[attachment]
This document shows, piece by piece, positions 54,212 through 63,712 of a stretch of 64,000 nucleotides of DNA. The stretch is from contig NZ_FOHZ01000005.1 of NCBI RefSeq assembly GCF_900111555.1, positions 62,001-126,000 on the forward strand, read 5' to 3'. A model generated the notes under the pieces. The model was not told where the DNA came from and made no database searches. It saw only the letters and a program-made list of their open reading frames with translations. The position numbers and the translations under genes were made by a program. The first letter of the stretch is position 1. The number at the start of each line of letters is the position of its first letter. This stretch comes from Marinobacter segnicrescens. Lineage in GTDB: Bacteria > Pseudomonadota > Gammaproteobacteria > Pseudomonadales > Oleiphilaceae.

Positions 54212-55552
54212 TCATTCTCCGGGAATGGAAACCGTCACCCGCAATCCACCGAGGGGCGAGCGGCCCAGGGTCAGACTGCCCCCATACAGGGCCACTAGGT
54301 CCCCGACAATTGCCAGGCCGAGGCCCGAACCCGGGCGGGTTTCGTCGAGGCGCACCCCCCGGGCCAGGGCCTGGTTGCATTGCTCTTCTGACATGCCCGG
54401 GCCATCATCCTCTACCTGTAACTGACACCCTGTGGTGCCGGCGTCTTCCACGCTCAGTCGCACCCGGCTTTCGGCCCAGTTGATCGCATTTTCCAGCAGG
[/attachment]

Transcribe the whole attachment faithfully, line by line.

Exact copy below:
This document shows, piece by piece, positions 54,212 through 63,712 of a stretch of 64,000 nucleotides of DNA. The stretch is from contig NZ_FOHZ01000005.1 of NCBI RefSeq assembly GCF_900111555.1, positions 62,001-126,000 on the forward strand, read 5' to 3'. A model generated the notes under the pieces. The model was not told where the DNA came from and made no database searches. It saw only the letters and a program-made list of their open reading frames with translations. The position numbers and the translations under genes were made by a program. The first letter of the stretch is position 1. The number at the start of each line of letters is the position of its first letter. This stretch comes from Marinobacter segnicrescens. Lineage in GTDB: Bacteria > Pseudomonadota > Gammaproteobacteria > Pseudomonadales > Oleiphilaceae.

Positions 54212-55552
54212 TCATTCTCCGGGAATGGAAACCGTCACCCGCAATCCACCGAGGGGCGAGCGGCCCAGGGTCAGACTGCCCCCATACAGGGCCACTAGGT
54301 CCCCGACAATTGCCAGGCCGAGGCCCGAACCCGGGCGGGTTTCGTCGAGGCGCACCCCCCGGGCCAGGGCCTGGTTGCATTGCTCTTCTGACATGCCCGG
54401 GCCATCATCCTCTACCTGTAACTGACACCCTGTGGTGCCGGCGTCTTCCACGCTCAGTCGCACCCGGCTTTCGGCCCAGTTGATCGCATTTTCCAGCAGG